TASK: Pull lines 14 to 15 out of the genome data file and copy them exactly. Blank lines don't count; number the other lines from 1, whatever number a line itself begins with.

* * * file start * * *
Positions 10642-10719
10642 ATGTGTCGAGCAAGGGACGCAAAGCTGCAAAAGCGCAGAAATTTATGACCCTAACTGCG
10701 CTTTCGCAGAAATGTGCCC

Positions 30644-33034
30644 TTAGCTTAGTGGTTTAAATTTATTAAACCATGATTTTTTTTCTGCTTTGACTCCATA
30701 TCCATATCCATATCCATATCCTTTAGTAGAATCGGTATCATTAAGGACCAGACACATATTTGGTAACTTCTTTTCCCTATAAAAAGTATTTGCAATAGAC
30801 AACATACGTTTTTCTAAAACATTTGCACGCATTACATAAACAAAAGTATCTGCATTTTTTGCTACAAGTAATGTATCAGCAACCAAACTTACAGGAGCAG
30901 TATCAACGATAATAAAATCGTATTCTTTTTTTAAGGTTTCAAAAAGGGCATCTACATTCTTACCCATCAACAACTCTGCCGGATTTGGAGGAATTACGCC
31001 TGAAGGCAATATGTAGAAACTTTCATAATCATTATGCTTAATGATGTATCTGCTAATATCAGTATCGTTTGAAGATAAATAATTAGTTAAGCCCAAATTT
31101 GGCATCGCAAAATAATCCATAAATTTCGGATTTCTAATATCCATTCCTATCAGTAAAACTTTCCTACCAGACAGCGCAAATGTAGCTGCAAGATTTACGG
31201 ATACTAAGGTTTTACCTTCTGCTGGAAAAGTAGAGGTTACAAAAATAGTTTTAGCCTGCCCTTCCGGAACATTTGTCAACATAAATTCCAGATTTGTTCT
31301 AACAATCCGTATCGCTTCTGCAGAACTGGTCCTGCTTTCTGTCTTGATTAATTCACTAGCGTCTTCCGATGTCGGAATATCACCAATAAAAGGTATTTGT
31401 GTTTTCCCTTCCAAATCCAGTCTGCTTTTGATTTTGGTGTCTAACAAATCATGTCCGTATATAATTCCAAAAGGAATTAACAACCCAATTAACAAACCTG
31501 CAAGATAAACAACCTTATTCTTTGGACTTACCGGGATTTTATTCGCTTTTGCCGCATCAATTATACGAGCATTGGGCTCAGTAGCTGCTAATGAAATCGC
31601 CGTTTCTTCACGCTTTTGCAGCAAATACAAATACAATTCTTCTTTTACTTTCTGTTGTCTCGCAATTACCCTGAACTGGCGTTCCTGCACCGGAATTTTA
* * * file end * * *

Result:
31501 CAAGATAAACAACCTTATTCTTTGGACTTACCGGGATTTTATTCGCTTTTGCCGCATCAATTATACGAGCATTGGGCTCAGTAGCTGCTAATGAAATCGC
31601 CGTTTCTTCACGCTTTTGCAGCAAATACAAATACAATTCTTCTTTTACTTTCTGTTGTCTCGCAATTACCCTGAACTGGCGTTCCTGCACCGGAATTTTA